Not toooo bad...from a distance

Not toooo bad…from a distance

On second thoughts...hmmmm

On second thoughts…hmmmm

I’m glad to have had a sleeping bag protecting my skin from touching the mattress, lest I catch something. We were exhausted beyond words, but happy to be finally indoors and out of the skin-splitting winds of the harbour. The ship was barely swaying and I fell asleep within seconds. An hour or so later we were woken up by the sound of the engine roaring to life, when then anchor is retracted it makes me jump out of bed.

I have a fitful night’s sleep and, because our cabin was windowless, we awake with pounding headaches. We sleepily get up and go outside to get a breath of air and are greeted by the most glorious sunny day we’d seen in weeks.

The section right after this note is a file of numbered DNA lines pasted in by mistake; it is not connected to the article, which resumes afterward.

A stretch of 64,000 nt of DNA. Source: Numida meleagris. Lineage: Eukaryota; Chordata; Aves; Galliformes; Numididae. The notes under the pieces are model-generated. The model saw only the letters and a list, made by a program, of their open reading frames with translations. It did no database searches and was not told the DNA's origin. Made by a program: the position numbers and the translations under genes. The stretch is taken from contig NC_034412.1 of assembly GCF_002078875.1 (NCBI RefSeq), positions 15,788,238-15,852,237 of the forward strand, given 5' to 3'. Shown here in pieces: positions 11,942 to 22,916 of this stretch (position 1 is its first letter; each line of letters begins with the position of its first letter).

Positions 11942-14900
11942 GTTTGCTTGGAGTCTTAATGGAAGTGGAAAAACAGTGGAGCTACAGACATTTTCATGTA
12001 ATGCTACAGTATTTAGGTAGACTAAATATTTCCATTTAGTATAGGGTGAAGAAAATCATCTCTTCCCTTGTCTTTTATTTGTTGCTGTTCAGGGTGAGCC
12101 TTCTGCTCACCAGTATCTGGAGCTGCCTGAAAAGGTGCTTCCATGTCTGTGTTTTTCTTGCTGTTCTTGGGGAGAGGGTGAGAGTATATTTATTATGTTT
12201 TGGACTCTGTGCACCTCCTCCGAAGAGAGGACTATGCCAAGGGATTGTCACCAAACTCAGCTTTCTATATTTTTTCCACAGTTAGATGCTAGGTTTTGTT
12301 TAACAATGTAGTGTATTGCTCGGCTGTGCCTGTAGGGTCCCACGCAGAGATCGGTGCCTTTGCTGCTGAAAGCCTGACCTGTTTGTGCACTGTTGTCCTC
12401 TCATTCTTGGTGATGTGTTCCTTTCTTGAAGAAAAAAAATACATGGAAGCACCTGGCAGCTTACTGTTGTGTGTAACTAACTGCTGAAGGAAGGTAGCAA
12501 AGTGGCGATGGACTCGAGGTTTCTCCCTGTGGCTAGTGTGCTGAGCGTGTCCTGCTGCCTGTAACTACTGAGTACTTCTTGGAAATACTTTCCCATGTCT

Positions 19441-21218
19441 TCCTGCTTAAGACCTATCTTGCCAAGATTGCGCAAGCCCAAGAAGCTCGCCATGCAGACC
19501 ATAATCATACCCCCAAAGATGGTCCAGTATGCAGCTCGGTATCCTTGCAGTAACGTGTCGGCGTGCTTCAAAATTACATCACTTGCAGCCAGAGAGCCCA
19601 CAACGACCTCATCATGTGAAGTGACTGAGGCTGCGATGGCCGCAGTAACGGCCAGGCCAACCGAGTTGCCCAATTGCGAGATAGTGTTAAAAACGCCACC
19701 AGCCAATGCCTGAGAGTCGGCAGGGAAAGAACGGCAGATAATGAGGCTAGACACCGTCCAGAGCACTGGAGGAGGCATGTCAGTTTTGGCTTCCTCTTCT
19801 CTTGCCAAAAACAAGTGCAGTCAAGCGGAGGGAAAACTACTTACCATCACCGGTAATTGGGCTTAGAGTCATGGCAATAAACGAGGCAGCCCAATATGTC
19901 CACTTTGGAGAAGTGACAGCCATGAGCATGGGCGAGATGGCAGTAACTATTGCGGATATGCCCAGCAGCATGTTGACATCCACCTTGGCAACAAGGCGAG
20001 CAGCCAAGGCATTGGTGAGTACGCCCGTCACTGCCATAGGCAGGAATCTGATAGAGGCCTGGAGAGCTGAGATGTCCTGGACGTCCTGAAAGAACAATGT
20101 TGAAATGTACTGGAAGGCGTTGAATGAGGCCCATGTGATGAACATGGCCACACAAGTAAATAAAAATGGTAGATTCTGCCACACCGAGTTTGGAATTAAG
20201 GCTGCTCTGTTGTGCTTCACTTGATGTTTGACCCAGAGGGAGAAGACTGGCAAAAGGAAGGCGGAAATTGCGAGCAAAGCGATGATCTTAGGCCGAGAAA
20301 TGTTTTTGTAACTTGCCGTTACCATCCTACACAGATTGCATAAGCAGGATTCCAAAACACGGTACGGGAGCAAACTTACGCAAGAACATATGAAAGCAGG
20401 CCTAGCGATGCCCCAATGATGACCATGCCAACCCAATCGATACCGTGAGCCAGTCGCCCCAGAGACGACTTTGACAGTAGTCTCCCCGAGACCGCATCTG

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We take our maps and guidebooks and spend the day on deck researching the north-western Uzbekistan area we’ll be spending the next two weeks in. We soaked up the sun and fresh air like it was the best thing in life. It truly is.

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The most glorious part of the whole day comes right at the end. The sun setting over the horizon of the Caspian is simply breathtaking.

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So now I’m ready to explain to you how we got from that gorgeous picture…to scurvy!